I have the music in me | March is school music month

It’s hard for me to imagine who I would be without the presence of music in my life.

While she was in my mother’s womb, my mother put on rock n’ roll records. From the minute I could speak, I sang. I spread out my parents’ vinyl albums and spent hours listening to them. At Christmas, I printed Christmas carols for my family and played the piano while we sang. Most Saturdays my parents and I would put on wigs and costumes and dance the night away. I started my own music collection when I was 7 – it started with cassette tapes and a walkman and then evolved into mixed media CDs and downloaded MP3s for my iPod. My accumulation of tracks runs into the thousands, dating back to the playlists I created in college. I look forward to attending live concerts and performing as a singer and dancer as some of the most meaningful experiences of my life.

Music has been and continues to be a faithful companion in everyday life. He moved me, soothed and cradled my soul. It helped me find the courage to face difficult days. I sweated my fears and my sadness against the backdrop of the beat. Musicians have changed the way I see the world, and I’m continually in awe of humans’ ability to express themselves musically.

I’m a big believer in music education, and March is National Music Month in our schools. We are fortunate to live in a community where the arts are highly valued, especially in education.

On Orcas, The Music Advocacy Group has spent decades supporting Orcas Island’s public school music program. Its mission includes “a school music program that is an integral part of every student’s educational experience at all levels, with instrumental and choral components, that engages the public imagination and is a source of community pride.” MAG helps fund musical instruments, equipment, music education software and competition fees and transportation costs for off-island competitions. Orcas students have won numerous awards at regional competitions and have even performed at Carnegie Hall.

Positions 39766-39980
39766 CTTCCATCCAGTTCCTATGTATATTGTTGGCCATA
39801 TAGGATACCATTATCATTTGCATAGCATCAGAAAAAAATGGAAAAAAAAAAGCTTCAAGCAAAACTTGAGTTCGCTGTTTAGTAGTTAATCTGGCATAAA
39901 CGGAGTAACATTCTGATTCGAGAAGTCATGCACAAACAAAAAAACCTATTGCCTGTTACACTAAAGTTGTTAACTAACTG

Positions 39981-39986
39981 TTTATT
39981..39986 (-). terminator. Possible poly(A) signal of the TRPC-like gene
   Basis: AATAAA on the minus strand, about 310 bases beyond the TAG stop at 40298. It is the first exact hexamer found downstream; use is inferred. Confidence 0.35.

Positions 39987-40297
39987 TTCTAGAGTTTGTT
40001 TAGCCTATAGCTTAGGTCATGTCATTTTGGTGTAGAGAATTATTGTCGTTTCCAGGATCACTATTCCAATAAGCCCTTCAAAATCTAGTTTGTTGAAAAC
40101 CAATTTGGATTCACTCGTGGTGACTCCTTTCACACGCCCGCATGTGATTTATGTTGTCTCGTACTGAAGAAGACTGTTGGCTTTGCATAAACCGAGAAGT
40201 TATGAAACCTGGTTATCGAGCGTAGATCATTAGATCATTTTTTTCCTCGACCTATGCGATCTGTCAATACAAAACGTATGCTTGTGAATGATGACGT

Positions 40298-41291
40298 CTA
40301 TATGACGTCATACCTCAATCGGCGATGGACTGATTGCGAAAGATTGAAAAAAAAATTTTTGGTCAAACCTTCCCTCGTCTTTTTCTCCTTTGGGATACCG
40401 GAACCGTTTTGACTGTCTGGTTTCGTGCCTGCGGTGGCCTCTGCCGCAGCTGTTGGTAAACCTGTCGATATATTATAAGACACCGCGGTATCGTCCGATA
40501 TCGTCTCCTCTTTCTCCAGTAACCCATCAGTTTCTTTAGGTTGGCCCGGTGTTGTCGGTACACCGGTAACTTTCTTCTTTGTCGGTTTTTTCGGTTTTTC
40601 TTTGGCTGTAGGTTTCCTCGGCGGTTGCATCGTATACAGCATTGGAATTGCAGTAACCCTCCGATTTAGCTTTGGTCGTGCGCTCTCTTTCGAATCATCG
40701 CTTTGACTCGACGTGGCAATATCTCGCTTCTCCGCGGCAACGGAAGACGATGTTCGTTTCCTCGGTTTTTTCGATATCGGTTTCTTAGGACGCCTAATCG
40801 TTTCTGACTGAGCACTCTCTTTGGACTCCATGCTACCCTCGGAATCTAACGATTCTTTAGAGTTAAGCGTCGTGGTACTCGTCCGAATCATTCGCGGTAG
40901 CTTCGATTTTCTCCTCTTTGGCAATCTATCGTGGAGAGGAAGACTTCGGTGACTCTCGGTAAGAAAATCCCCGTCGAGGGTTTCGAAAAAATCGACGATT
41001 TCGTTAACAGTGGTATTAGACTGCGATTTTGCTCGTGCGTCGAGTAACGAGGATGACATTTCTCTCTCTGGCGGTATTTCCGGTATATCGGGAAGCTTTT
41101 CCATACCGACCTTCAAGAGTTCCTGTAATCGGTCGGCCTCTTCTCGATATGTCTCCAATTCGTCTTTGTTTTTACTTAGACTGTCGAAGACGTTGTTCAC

Darvill’s Bookstore has created storefronts showcasing their many music-related offerings. Stop by, check it out, and support an island store. Any book that is not on the shelf, you can order. Other ideas to celebrate include creating a music calendar for your kids that explores different genres each week and learning to play an instrument yourself (it’s NEVER too late). ‘local instructor, there are phone applications and computer programs. to help start the process.

Studies show that playing or listening to music increases your brain capacity; reduces stress; improves mood and strengthens the immune system. A high-quality music education helps develop the skills students need to make decisions, focus, plan, and problem solve, and supports children’s social and emotional well-being. All children should have access to musical exploration, and we are so grateful to those who volunteer their time, talents and financial resources to make this a reality.

About Leslie Schwartz

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